No one, especially Jesus, said this Sermon on the Mount living is easy. This is why the gate is narrow to this life, the life imagined by the Beatitudes. We, as church and, especially, our individual elite-celebrity Christians, seek to use the wide and broad way (judging, law and thus State enforced punishment and retaliation, encouraging hatred and others to judge, and non-forgiveness, and the building of power and leverage (the complete opposite of the Sermon on the Mount), which leads to destruction.
And just in case we didn't get that the Sermon on the Mount is actually God's word to his church, we are to build on the Rock of this Word and not the sands shifting power.
God, forgive me for not living out the Sermon on the Mount and for being all too willing to call the church and other Christians to live out the wide and broad way to get our way in this world.
*Check out as a part of this thread, Matthew 6:1-18 as a reflection on the Beatitudes >> Click Here
Wasted Quote: Christians (conservative or progressive) cannot imagine power any other way than politics–and that's a problem for the church
In this, they mistakenly imagine that to pass a referendum, elect a candidate, pass a law, or change a policy is to change culture. In truth, they probably know better, but in terms of the amount of energy expended and money spent, the net effect is a view much like this. While Christian activists (conservative and progressive) have been fairly influential in the political sphere at different times in recent decades, they have embraced a means to power that seethes with resentment, anger, and bitterness for the injury they believe they have suffered. The public and political culture of contemporary Christianity have become defined by such negations. Christians believe that they have a legitimate right to participate in the democratic process and they are, of course, right. The problem resides with the political culture they not only embrace but have helped to create. The tragic irony is that in the name of resisting the dark nihilisms of the modern age, Christians—in their will to power and the ressentiment that fuels it—perpetuate that nihilism. In so doing, Christians undermine the message of the very gospel they cherish and desire to advance" (James Davison Hunter from To Change the World).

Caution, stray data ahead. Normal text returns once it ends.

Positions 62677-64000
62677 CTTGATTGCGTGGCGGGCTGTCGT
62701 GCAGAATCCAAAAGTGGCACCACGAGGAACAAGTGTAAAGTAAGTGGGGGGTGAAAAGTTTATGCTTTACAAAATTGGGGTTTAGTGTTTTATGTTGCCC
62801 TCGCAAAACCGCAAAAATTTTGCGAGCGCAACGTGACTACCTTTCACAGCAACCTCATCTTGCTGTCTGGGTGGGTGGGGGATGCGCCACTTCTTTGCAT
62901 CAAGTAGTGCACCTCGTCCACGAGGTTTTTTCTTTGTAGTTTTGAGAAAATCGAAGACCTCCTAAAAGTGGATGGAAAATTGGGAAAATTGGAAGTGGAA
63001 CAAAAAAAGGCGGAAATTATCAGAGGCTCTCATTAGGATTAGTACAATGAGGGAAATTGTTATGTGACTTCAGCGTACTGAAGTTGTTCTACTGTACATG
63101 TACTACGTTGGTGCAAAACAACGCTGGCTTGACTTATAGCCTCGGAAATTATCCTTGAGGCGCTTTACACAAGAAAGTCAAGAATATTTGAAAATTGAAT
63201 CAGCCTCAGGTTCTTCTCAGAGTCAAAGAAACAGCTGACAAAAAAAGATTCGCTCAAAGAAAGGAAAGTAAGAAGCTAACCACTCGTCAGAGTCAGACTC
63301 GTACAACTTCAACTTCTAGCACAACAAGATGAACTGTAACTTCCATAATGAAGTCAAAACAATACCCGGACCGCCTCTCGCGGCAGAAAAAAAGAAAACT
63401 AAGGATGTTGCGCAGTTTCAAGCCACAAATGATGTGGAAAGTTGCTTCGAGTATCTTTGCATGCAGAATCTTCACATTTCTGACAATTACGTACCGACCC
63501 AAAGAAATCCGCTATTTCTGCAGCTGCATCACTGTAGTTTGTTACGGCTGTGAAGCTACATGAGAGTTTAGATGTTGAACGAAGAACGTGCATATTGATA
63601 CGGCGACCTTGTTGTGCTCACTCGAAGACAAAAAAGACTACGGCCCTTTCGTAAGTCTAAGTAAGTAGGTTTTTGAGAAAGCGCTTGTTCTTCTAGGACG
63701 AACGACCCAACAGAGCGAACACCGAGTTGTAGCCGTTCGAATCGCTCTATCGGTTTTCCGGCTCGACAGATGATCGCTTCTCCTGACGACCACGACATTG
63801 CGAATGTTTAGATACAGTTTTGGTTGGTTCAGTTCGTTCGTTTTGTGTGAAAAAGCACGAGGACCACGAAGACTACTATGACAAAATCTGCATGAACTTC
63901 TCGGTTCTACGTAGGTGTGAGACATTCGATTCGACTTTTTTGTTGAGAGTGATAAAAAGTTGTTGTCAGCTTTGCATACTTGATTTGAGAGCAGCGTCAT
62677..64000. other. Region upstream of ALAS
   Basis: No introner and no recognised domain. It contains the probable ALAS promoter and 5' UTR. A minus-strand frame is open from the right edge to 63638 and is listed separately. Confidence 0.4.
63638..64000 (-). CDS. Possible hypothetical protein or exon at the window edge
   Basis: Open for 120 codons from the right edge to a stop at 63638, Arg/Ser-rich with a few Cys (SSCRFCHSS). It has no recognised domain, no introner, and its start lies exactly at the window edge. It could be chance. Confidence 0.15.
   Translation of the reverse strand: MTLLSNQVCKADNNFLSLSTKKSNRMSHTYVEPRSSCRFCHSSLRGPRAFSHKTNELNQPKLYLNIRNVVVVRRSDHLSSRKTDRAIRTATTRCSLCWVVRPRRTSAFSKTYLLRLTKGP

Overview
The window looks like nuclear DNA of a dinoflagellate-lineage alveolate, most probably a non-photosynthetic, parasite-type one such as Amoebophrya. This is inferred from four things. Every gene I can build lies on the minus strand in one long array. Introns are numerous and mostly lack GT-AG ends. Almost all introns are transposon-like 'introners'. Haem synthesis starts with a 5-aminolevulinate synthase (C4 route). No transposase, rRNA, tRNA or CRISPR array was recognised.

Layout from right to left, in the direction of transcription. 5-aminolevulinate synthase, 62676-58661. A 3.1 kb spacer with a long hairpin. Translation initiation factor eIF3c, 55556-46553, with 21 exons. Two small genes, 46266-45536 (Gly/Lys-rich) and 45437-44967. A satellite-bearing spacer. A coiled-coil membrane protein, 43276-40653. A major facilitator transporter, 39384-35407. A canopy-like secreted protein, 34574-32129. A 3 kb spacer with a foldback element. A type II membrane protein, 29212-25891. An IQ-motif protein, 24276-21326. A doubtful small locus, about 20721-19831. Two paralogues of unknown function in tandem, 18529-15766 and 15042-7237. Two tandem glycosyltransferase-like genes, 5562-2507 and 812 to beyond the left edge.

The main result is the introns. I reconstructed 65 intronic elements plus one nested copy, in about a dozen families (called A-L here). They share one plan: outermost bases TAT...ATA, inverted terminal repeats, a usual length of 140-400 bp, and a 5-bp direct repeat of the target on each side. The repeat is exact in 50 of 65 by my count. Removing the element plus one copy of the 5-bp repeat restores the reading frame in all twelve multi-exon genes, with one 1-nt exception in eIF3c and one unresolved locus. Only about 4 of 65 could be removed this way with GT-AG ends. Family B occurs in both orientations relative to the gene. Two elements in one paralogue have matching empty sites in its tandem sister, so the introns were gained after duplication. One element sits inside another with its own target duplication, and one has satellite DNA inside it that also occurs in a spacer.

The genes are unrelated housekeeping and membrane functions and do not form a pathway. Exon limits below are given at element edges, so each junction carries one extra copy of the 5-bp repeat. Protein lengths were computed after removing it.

*My previous post on Voting and the Table
The salt, light, and city imagery should be read in light of or as flowing from the Beatitudes (Matthew 5:3-12). Verses 11–12 are certainly a bridge, making a pivot from the general invitation nature of the Beatitudes to the church directed “you are” subjects in vv. 12-16. Yet, what penetrating flavor? What light is to shine? What kind of City on a Hill? The reference to doing “good works” in verse 16, at a minimum, implies the good and counter-cultural and contra-social/societal flourishing that flow from the Beatitudes. Salt and light that indicate that the poor in spirit (by now should should know this means the actual poor), those who mourn (i.e., those lacking resources), and the meek (i.e., the powerless of the earth) have the kingdom, are comforted, and inherit the earth; light that illumines from a City where the desire for God’s justice is thirsted for and hungered for; where mercy prevails, the unclean are welcomed, and filled with peacemaking sons of God.
The content and polity (if you will) of the City on a Hill (which I do take as church, bytheway) is the Beatitudes. And, if you (we, that is a church) actually lives under this constitution of Beatitudes, remember, “Blessed are those who are persecuted” for persecution will come for these social-upheaving Beatitudes are not naturally welcomed nor accepted by the powers (i.e., the powerful and those in power); and, remember, you are blessed “when others revile you and persecute you and utter all kinds of evil against you falsely” for power (the powerful and those in power) do not want a City like this.